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36 Cards in this Set

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What embryonic progenitor tissues are used to form the skeleton? What are progenitor skeletal cells?
Mesoderm. Mensenchyme
Skeletal progenitor mesenchyme is derived from different tissues based on where it is. In the Trunk progenitors are derived from two sources: (2) In the Head, they're derived from: (2) p.3
Trunk: Paraxial and Somatic Mesoderm
Head: Neural Crest Ectomesenchyme, Head Mesoderm
Define Preskeletal Condensation
It's the site of future bone/cartilage formation.
STFM (skeletal tissue forming mesenchyme) produce two important TFs. What are they what do they induce?
STFM producing Sox-9 induces cartilage formation
STFM producing Runx-2 produces bone
What happens to mice with RunX Null Mutation?
They become cyanotic and die bc they do not from bone, they're ribs are flexible cartilage that compress lungs.
Describe how cartilage forms.
preskeletal condensation of STFM (under influence of signals from nearby tissue) --> Sox9 is produced --> condroblasts --> secrete cartilage matrix, no chondrocytes --> cartilage.
What is the primary ossification center?
Initial ossification center in a developing bone. Long bone = shaft. Flat bone = center. Controlled by hormones.
What is bone age?
Amount of epiphyseal cartilage that's retained.
Cells from which half of the sclerotome contributes to the formation of the vertebral body, small parts of the neural arch and distal rib? (p7):
Anterior half
What is the sclerotome?
See your notes, p1b. They are the cells that arise from the somatocoel when the epithelial mesenchym of the somite reverts back to scleratome mesenchyme.
Cells from which half of the sclerotome contributes to the formation of the ventral body, transverse process, proximal rib, main part of distal rib and main part of neural arch?
Posterior half
What controls regionalization of the vertebral column (e.g. cervical, lumbar, etc)? (p.7)
Nested expression of Hox genes along the cranial-caudal axis of the embryo
What controls Hox expression?
Retinoic acid
Null mutation of Hox expression causes what? What about gain of function?
Null mutation = cranialization of vertebral segments.
Gain of function = caudalizes vertebral segments.
What structure allows for growth in the vertebra? (p8)
Neural Central Junction
Describe Klippel-Feil Sequence:
1. Frequency/Genetics
2. Characteristics (4)
3. Associated with:
4. % have (3)
1. 1/40,000; Recessive
2. Several fused cervical vertebrae, shortened neck, low nuchal hair line, limited cervical spine motility
3. Associated with Genitourinary, cardiopulmonary, hearing defects
4. 20-30% have undescended scapulae, cervical rib, scoliosis (60%)
Describe Sacralization

(BTW: How many Lumbars and Sacrum vertebrae are there?)
Sacralization: Fusion of 5th lumbar vertebrae to sacrum. Thus it appears that there are 4 lumbar vertebrae and 6 fused sacral vertebrae.
(5 Lumbar and 5 Sacral)
Describe Lumbarization. Is this better or worse than Sacralization?
1st sacral verebrae is not fused to the sacrum. Thus it appears that there are 6 lumbar vertebrae and 4 sacral vertebrae. This causes hypermobility and that tends to cause more problems than lumbarization.
Failure of fusion of the neural arches of vertebra:
Dysraphism
Condition where one or a few adjacent vertebrae have unfused spinous processes:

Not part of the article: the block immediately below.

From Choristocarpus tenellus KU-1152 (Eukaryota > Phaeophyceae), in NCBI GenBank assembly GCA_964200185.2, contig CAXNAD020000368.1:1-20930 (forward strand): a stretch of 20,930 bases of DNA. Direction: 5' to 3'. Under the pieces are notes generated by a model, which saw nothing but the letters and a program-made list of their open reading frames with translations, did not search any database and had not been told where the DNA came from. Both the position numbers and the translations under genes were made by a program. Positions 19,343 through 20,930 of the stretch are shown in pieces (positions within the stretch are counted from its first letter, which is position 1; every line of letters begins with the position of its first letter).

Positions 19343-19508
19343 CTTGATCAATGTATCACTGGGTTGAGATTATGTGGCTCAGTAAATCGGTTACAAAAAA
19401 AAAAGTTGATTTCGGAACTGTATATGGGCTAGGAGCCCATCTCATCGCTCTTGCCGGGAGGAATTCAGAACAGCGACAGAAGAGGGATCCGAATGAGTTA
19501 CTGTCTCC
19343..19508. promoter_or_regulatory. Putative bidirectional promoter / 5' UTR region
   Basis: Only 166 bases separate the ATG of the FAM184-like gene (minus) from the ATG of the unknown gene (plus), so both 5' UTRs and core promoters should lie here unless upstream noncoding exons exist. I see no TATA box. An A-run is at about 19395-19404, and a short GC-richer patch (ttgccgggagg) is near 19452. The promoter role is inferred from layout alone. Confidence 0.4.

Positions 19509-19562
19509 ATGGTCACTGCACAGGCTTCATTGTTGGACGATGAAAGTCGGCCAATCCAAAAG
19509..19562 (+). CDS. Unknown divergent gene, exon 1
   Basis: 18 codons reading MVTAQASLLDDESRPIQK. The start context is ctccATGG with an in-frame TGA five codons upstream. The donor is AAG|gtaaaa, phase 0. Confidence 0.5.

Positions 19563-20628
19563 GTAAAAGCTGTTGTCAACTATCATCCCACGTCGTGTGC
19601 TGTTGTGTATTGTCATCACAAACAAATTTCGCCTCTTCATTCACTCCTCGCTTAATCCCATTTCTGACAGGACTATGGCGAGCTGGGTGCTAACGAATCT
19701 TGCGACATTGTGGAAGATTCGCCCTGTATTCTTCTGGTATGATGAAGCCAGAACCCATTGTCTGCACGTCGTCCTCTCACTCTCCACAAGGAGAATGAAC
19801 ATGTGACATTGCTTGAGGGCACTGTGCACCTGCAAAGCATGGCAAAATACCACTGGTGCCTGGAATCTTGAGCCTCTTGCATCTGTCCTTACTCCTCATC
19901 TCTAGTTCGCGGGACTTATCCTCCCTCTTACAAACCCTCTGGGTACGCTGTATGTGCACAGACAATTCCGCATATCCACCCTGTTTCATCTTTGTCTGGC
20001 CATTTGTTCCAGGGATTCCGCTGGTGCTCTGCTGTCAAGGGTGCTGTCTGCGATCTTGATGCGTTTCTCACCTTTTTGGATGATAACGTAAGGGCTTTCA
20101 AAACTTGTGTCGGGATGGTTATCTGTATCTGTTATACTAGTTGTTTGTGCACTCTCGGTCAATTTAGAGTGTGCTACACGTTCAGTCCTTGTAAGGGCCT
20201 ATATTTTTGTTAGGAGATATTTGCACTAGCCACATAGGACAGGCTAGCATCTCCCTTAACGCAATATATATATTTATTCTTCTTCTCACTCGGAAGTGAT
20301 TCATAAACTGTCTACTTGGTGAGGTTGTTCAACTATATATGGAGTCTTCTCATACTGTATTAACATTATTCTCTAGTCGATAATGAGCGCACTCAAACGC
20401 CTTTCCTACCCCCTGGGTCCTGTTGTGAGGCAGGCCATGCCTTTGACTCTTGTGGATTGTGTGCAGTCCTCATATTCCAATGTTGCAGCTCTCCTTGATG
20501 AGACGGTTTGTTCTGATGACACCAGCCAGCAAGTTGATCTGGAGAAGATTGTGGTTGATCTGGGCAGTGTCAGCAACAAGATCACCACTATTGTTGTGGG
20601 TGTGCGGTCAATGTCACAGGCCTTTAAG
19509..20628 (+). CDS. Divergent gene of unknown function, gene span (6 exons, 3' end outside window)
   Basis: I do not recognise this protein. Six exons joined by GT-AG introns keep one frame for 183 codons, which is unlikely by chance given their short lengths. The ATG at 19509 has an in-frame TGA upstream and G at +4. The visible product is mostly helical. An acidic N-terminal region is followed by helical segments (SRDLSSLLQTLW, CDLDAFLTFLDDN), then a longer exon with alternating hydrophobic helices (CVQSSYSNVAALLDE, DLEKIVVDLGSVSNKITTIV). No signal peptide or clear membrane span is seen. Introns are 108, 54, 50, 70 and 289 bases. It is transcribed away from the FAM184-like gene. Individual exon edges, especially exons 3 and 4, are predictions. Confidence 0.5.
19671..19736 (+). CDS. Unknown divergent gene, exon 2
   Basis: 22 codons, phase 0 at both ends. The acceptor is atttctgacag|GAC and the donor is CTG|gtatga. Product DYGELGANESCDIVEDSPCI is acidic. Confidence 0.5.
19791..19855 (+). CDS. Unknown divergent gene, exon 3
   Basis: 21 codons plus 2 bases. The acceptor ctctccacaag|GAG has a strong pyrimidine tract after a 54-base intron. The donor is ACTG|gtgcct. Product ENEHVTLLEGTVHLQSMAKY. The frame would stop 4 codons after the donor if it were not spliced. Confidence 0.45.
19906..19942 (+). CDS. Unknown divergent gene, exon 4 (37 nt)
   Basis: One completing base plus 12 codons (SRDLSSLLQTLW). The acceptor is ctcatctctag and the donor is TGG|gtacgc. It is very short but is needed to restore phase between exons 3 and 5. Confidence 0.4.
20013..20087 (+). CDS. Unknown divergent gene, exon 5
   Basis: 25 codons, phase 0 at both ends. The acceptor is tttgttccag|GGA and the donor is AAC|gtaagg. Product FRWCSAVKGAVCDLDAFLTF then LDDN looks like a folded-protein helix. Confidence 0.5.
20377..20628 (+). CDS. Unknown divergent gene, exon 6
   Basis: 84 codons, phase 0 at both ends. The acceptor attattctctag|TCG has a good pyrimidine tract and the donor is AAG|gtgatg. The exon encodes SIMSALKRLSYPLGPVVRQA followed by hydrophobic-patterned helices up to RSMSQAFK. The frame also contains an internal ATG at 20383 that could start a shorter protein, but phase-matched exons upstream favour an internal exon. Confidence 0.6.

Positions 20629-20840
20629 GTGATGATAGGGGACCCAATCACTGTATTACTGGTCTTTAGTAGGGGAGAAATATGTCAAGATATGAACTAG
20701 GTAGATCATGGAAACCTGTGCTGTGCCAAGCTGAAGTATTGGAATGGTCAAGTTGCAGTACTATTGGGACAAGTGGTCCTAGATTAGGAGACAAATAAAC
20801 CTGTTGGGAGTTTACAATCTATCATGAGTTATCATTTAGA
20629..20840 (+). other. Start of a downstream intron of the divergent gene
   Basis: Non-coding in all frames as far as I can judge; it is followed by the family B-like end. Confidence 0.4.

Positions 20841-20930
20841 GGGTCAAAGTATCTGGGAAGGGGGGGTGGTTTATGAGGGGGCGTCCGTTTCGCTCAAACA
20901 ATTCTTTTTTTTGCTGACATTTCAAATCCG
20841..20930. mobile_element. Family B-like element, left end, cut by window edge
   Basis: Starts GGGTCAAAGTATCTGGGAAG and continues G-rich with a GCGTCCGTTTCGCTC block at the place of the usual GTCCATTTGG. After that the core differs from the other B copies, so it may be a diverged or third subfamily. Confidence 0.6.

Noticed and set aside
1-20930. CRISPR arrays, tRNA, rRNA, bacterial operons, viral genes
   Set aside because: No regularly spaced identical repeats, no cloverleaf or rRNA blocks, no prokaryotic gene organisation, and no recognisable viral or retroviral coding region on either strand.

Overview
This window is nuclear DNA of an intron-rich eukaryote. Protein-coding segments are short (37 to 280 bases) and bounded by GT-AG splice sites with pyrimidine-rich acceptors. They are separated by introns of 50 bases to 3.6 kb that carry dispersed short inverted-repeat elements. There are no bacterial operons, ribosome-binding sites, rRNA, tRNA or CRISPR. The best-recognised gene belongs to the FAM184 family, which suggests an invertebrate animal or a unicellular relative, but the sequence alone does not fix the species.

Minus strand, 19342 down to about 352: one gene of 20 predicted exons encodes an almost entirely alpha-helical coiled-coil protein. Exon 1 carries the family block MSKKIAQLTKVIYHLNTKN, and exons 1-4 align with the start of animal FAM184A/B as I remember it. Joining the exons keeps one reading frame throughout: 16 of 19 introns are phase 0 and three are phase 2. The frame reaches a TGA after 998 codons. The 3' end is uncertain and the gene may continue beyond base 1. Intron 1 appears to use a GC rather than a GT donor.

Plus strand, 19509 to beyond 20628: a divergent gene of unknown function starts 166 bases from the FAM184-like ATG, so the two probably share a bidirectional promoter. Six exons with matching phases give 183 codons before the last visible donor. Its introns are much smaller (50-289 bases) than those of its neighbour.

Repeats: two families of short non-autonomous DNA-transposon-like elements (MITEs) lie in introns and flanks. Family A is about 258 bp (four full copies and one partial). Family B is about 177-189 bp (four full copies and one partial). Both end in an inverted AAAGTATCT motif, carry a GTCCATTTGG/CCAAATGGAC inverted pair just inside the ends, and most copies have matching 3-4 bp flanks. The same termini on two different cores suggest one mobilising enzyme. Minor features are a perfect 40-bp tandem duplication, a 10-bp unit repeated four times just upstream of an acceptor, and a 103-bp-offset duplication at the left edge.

1. What is the major classification of this?
2. What is the mild asymptomatic form of this?
Spina Bifida
1. Dyraphism
2. Spina bifida occulta
What is the primordial tissue for:
1. Proximal Rib
2. Distal Rib
3. Sternum
1. Scleratome and Somatocoel
2. Lateral scleratome
3. Somatic mesoderm
Posterior depression of sternum:
Ventral protrusion of sternum:
Pectus Excavatum
Pectus Carniatum
Classify these skull bones as cranial or viscerocranium and endochondrial or intramembranous ossification.
1. Chondrocranium (Cranium/Endo)
2. Fascial Bones (Viscero/Intra)
3. Jaws (Viscero/Intra)
4. Calvaria (Cranium/Intra)
5. Ossicles (Viscero/Endo)
6. Styloid process (Viscero/Endo)
The skull is derived from two germ layers:
Paraxial Mesoderm and Neural Crest Ectomesenchyme
The Chondrocranium is composed of four bones:
1. Petrous portion of temporal bone. (paired)
2. Base of occipital bone (unpaired)
3. Spenoid (unpaired)
4. Ethmoid (unpaired)
In the chondrocranium, cartilages forming above the pituitary are derived from:
Cartilages forming below pituitary:
Above: Neural crest ectomesenchyme
Below: Occipital somite (1-4) sclaratome tissue
Where are the growth plates in the cranium?
Between the Sphenoid and Ethmoid and between the Sphenoid and Occipital.
Intersections between cranial sutures that run perpendicular to each other are called:
What is they're function?
Fontanelles.
Function is to allow bones to interlock as pass through birth canal.
Saggital sutures fusing prematurely cause:
Coronal sutures fusing prematurely cause:
Saggital: Scaphocephaly
Coronal: Acrocephaly (tall) or Brachycephaly (wide, short) skull
Craniosynostosis is associated with mutations in:
FGF receptor
Microcephaly?
Normal face size but calvaria is small due to defect or absence of brain growth.
Vertebrae are derived from:
Intervertebral discs are derived from:
Vert: Sclerotome portion of somites
IV discs: scleratome (and perhaps notochord)
What is Generalized Tissue Dysplasia?
a defect in Extracellular Matrix (ECM) affecting growth in one part or all of the skeleton.
What Generalized Skeletal Tissue Dysplasia is an example of Germ Line Mosaicism?
Achondroplasia
What is the primary precursor for muscle tissue?
Mesoderm
What are the derivatives of:
1. Skeletal m
2. Smooth, visceral smooth and cardiac muscle
3. Vascular smooth m.
4. Smooth m of constrictor and dilator pupilae m; myoepithelia cells of mammary and sweat glands:
1. Paraxial mesoderm
2. Splanchnic mesoderm
3. Local mesoderm
4. Ectoderm